January 26, 2009
Harris County tackles jail overcrowding

Well, what do you know?

Harris County's burgeoning jail population is expected to swell to 12,600 this spring, prompting newly elected officials to take a fresh look at ways to alleviate overcrowding, including releasing low-risk offenders.

The new sheriff, district attorney and eight new criminal district court judges will consider ideas championed for years by local lawmakers, defense lawyers and advocates for the poor and mentally ill.

The new Democratic judges, for example, have indicated they will consider releasing more low-risk offenders on personal bonds, returning to a policy virtually abandoned in recent years when Republicans controlled the courthouse. Such bonds, better known as personal recognizance bonds, allow defendants accused of nonviolent crimes to leave jail without having to post bail.


The county's criminal district judges voted earlier this month to devote one court to felony cases involving defendants diagnosed with schizophrenia, bipolar disorder and severe depression.

The idea is to defer those defendants to treatment, rather than to repeatedly jail them for relatively minor crimes such as loitering or trespassing.

New Republican District Attorney Pat Lykos also hopes to launch a pilot project to divert nonviolent, mentally ill defendants with less severe diagnoses to a secure facility where they can receive medical care and counseling.

Major Mike Smith, who runs the jails for new Democratic Sheriff Adrian Garcia, said he has been overwhelmed with requests for meetings with judges, prosecutors and other officials who want to discuss ideas for reducing the inmate population.

"That's the ultimate answer -- to get some of these people out of the jail and into other locales or in the free world where they're under monitored supervision or enhanced bonding," Smith said.

It's a beautiful thing to see every involved agency working on this in a positive way, rather than just demanding more money to deal with their actions. Elections really do have consequences.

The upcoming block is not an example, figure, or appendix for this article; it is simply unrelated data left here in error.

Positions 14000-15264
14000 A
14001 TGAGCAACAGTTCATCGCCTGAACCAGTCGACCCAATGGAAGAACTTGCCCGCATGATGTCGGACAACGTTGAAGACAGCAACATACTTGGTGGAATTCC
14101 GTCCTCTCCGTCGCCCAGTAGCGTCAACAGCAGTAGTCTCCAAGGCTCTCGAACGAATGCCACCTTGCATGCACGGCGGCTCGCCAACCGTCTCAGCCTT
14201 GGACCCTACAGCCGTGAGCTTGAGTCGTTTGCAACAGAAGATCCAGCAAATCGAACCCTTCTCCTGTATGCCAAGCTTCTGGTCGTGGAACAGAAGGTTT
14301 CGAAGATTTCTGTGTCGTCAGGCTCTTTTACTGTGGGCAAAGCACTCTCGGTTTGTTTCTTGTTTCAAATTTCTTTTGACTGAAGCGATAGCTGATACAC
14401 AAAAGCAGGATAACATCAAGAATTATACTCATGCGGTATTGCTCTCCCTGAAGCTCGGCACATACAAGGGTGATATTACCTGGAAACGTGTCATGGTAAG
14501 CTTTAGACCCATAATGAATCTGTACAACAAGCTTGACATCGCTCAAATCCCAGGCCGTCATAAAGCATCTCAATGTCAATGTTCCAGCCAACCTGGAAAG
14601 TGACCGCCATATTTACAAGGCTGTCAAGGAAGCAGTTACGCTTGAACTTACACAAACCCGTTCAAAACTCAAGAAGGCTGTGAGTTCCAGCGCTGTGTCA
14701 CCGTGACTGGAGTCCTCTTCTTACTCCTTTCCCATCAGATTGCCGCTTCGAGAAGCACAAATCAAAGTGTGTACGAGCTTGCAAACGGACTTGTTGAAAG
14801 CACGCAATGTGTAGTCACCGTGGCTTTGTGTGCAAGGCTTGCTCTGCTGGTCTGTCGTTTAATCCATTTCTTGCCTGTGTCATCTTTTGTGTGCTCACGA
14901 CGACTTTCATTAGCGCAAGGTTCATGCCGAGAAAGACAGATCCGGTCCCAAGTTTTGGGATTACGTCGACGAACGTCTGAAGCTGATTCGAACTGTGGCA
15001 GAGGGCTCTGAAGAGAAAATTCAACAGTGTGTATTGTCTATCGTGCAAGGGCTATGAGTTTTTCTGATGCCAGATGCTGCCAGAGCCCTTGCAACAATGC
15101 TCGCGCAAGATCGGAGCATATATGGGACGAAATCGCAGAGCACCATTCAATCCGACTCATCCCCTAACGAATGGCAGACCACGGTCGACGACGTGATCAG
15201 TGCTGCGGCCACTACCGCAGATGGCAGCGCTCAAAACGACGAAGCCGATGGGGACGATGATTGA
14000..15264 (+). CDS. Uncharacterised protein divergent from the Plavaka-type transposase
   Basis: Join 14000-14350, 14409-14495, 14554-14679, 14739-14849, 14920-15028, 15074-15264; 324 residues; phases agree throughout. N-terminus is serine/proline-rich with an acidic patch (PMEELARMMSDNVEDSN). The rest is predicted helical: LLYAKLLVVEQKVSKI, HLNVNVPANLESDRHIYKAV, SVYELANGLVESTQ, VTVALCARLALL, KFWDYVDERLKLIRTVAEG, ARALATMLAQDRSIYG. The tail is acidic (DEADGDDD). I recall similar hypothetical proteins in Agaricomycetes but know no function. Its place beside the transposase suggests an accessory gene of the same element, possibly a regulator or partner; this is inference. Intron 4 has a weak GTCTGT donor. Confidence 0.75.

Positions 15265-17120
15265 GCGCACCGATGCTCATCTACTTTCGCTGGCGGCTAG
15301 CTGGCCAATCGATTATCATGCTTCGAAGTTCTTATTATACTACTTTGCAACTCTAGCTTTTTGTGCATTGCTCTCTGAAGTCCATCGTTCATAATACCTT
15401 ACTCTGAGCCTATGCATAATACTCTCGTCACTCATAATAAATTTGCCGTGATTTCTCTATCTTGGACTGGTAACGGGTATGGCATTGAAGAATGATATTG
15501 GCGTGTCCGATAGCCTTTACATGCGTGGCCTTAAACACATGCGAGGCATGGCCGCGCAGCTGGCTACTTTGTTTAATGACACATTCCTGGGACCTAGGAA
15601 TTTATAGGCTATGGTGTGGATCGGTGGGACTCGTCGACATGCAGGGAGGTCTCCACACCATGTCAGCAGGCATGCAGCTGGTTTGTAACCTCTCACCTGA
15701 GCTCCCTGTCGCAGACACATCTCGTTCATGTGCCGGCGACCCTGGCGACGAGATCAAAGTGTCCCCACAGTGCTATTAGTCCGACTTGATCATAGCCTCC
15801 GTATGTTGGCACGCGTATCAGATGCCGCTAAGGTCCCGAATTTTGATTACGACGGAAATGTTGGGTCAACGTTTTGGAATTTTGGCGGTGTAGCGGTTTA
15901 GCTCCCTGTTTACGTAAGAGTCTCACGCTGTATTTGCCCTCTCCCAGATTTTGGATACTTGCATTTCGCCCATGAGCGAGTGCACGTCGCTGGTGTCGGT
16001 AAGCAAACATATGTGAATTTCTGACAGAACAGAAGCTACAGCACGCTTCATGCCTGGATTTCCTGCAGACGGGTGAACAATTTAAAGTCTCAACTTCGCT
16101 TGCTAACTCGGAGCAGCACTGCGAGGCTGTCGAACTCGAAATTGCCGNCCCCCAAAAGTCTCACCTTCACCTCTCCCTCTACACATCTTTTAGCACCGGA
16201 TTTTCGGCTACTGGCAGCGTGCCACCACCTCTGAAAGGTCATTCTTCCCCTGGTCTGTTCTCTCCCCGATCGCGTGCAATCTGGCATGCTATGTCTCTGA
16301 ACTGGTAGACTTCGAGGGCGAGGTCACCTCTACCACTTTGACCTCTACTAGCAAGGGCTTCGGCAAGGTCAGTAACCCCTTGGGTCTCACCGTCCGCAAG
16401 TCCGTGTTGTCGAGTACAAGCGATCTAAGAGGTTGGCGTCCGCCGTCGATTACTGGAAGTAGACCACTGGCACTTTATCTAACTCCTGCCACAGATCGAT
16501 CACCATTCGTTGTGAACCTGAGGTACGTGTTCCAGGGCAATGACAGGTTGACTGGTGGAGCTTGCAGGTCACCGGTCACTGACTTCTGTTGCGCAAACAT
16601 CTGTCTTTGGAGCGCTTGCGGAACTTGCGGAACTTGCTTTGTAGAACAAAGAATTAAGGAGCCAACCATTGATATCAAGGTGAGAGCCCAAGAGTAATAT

In November 2007, voters defeated a $245 million bond referendum to build a 2,500-bed jail downtown. Commissioners Court considered putting a new, smaller request on last November's ballot, but decided against it.

Smith said it would be naive to think the county will never need a new jail, given its booming population.

"But I also don't think we can build our way out of the overcrowding issue," he added.

We've pretty clearly demonstrated that. I'm just glad to see that we've now finally recognized it. I look forward to seeing what can and will be done about it. Grits has more.

Posted by Charles Kuffner on January 26, 2009 to Crime and Punishment

Jail Population Report (PDF)

According to the state report I linked, 6,316 of the 9,793 inmates listed in the report are in the Harris County jail with "pre-trial" status.

5,101 felony
493 misdemeanor
722 state jail felony

Posted by: Trafficnerd on January 26, 2009 6:35 PM
Post a comment

(If you haven't left a comment here before, you may need to be approved by the site owner before your comment will appear. Until then, it won't appear on the entry. Thanks for waiting.)